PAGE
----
Circuit Judge Day, later a Justice of the Supreme Court, in the case of In re McGill, 106 F. 57, at page 62, speaking for the Court of Appeals for the Sixth Circuit, said: "Interference by the bankruptthe voting of claims in his interest or at his directionhas always been discountenanced by the courts, and held to invalidate a choice of trustee thus secured."
The latest case I have been able to find on the subject is In re Thomas, 7 Cir., 263 F.2d 287, at page 289, where the court had this to say: "`* * * One of the highest acts of the creditors is the choice of a trustee. That power is clearly committed to them by section 44 of the Bankruptcy Act. Their choice is subject to the approval of the court, but should be approved unless good cause exists for disapproving. One of the chief causes for disapproval is interference in the election by parties having an interest hostile to the general creditors, such, for example, as the bankrupts or their friends or kindred. Such interference has been frequently condemned by the courts. * * * To the same effect, see, In re Hale Desk Co., 2 Cir., 89 F.2d 1, 2."
I must conclude, therefore, that it is improper for the bankrupt to actively interfere in the selection and the appointment of a trustee.
In the case of In re Tyne, 7 Cir., 261 F.2d 249, at page 251, the Court of Appeals for the Seventh Circuit said: "It is, of course, fundamental that no one may appeal a judgment unless he has an immediate, pecuniary and substantial interest *769 and the Bankruptcy Act does not justify an appeal by a party without such an interest. Missouri Pacific Railroad Co. v. Thompson, 8 Cir., 1943, 134 F.2d 139, 141; Matter of Western Pacific Railroad Co., 9 Cir., 1941, 122 F.2d 807. Thus, it was held in Castaner v. Mora, 1 Cir., 1954, 216 F.2d 189, that a bankrupt was not aggrieved in a legal sense and had no appealable interest. * * * an appealable interest must not only be substantial but also direct; * * *." (Emphasis added.)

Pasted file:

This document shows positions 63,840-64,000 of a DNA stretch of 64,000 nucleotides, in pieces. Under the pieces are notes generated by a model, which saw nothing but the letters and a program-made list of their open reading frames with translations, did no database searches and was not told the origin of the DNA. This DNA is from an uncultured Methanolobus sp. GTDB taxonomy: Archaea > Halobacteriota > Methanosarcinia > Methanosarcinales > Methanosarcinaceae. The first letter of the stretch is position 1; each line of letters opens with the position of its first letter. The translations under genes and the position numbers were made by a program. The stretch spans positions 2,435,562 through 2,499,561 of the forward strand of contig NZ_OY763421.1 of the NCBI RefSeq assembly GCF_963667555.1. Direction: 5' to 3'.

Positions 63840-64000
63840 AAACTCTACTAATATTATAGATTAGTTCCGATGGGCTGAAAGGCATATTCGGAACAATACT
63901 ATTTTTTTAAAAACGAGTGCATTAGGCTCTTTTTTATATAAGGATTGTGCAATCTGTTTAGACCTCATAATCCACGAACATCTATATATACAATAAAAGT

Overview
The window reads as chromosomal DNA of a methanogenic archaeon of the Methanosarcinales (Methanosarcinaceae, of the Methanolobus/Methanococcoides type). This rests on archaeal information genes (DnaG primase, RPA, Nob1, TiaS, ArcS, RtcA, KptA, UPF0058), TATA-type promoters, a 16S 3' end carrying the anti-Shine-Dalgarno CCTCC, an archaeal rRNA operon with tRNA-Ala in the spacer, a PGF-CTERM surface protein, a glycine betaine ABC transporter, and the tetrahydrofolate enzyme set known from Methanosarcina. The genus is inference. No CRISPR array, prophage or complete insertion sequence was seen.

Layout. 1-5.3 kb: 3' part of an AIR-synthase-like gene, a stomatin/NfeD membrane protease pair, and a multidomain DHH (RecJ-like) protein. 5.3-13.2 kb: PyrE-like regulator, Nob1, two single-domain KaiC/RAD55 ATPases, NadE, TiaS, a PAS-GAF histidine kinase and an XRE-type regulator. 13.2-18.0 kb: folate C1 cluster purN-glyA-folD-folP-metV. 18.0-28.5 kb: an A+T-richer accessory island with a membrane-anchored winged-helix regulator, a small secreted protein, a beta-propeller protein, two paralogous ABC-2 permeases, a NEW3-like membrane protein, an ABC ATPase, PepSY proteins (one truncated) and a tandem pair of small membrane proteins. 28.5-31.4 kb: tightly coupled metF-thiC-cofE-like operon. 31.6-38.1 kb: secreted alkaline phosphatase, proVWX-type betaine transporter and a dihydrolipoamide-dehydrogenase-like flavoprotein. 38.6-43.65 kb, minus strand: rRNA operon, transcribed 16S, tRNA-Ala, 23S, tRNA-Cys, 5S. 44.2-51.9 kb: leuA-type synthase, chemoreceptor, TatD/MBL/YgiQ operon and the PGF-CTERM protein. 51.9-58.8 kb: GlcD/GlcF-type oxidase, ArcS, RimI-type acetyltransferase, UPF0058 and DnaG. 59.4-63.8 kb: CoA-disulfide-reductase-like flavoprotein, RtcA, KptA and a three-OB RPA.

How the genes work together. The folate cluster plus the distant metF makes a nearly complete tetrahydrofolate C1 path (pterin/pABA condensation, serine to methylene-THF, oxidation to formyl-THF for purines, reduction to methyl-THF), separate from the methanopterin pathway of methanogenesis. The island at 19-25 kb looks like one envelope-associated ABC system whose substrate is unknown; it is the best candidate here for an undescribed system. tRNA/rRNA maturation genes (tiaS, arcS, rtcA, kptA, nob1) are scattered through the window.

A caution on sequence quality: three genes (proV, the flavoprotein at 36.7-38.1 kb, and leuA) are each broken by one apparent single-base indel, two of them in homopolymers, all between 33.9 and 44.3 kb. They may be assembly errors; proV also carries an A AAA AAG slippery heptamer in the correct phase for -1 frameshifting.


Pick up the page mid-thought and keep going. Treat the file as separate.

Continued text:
The same reasoning should apply in this case as to the right of the bankrupt to object to the approval of the unanimous election by the creditors of the trustee because the bankrupt has no immediate, pecuniary or substantial interest. The bankrupt was not aggrieved in a legal sense by the selection of the trustee by the unanimous vote of the creditors. It suffered no pecuniary loss; it had no substantial or direct interest in the election of a trustee.
However, I find it unnecessary to pass upon this question since I am convinced by the record before me and the record before the Referee, and the Bankruptcy law, that the Referee was in error in disapproving the unanimous election of R. Emmett Kerr as trustee.
The pertinent portion of the statute involved in this controversy is as follows: "Receivers and trustees shall be (1) individuals who are competent to perform their duties and who reside or have an office in the judicial district within which they are appointed; * * *." 11 U.S. C.A. § 73.